The municipality of Yungay, Chile, was selected as the study area for this paper (Fig. 1). The Yungay municipality covers 824 \({\mathrm{km}^{2}}\) and contains significant areas of relief including a plateau in west, with an altitude between 105 m and 200 m Above Sea Level (ASL), and the Andes mountain range in the East reaching > 2000 m ASL. The current LULC within the West of Yungay is comprised primarily of plantation forestry (Eucalytpus and pine species) and Agriculture (consisting of primarily grain crops and stone fruit); conversely, LULC on the slopes in the East of Yungay is primarily native vegetation (forests and grasslands). Yungay was chosen for this study as, like the remainder of Chile, it is has undergone significant economic development. As such, it was expected that the road network and the LULC will have undergone some change during the study period (1986 to 2018) (Fig. 1). This includes the effects of increases in commercial forestry operations, a reduction of land used for agricultural practice, as well as the region suffering from several natural disasters, such as the Chilean Earthquake in 2010 and wildfires in 2017.

Fig. 1
figure 1

Red, Green and Blue composites of the Yungay region in the years a 1986, b 1998, c 2008 (Landsat-5) and d 2018 (Landsat-8). e the ALOS3D Digital Surface Model

2.2 Data

2.2.1 Satellite imagery

Satellite imagery from the United State Geological Service Landsat series, retrieved from Google Earth Engine, was used in this study. Landsat-8 Surface Reflectance (SR) Level 2, Collection 2, Tier 1 data was used for 2018 and Landsat-5 SR Level 2, Collection 2, Tier 1 data for 2008, 1998 and 1986. Noting the year 1986 was substituted for 1988 due to it being the closest year with at least one Landsat image with < 30% cloud cover from the same period available. Following, Phan et al. (2020) a median image was generated based on all cloud free pixels from between 1 August and 31 October in each year. Each band was re-sampled to a spatial resolution of 30 m before classification.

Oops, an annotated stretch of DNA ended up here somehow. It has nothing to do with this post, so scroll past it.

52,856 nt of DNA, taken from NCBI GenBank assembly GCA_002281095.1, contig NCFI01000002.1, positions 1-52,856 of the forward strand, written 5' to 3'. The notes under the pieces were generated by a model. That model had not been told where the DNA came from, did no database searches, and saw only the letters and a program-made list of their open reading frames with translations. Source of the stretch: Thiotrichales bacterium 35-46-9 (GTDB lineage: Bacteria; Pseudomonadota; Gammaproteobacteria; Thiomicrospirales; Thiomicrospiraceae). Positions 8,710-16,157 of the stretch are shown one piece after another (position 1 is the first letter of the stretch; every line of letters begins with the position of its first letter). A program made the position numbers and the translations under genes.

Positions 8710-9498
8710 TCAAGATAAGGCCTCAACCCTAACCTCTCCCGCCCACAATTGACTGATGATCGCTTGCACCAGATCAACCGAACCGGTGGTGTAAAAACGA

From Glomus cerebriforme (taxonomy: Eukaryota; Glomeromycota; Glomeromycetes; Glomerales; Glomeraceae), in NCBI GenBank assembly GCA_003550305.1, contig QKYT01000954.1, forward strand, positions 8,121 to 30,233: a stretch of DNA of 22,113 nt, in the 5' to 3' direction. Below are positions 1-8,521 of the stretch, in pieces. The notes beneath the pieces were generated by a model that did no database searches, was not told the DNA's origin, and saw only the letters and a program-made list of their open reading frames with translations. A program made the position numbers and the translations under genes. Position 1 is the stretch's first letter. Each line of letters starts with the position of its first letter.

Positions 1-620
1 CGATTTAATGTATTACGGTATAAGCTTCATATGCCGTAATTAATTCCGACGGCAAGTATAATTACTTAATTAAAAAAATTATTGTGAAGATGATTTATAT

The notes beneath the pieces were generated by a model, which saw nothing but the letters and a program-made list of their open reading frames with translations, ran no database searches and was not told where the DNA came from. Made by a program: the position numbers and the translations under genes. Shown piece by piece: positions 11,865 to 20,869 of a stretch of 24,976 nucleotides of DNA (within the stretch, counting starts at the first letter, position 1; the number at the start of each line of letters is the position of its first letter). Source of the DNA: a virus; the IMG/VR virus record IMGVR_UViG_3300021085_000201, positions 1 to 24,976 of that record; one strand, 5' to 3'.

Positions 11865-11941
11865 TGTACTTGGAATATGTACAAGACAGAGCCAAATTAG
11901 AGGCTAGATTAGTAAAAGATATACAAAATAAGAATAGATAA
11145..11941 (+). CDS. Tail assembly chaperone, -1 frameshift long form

Nine indices and entropy (a measure of image texture) commonly used in LULC classification methods were generated from the Landsat images taken for each year. These indices include the Normalized Difference Vegetation Index, Enhanced Vegetation Index. Soil Adjusted Vegetation Index, Modified Soil Adjusted Vegetation Index 2, Normalized Difference Water Index, Modified Normalized Difference Water Index, Normalized Difference Water Body Index, Normalized Difference Built-up Index and simple ration.

2.2.2 Digital surface model

A Digital Surface Model (DSM) provides a representation of the height of the top most surface within an area. In this study an ALOS World 3D (ALOS3D) DSM was used (Tadono et al. 2014). This DSM has a spatial resolution of 30 m and is a freely available dataset that is an upscaled version of the commercially available 5 m resolution DSM (Caglar et al. 2018). The ALOS3D DSM has a reported vertical error of up to 1.8 m at \(1\sigma\) (Jain et al. 2018; Caglar et al. 2018). The DSM was resampled to coincide with the LANDSAT imagery.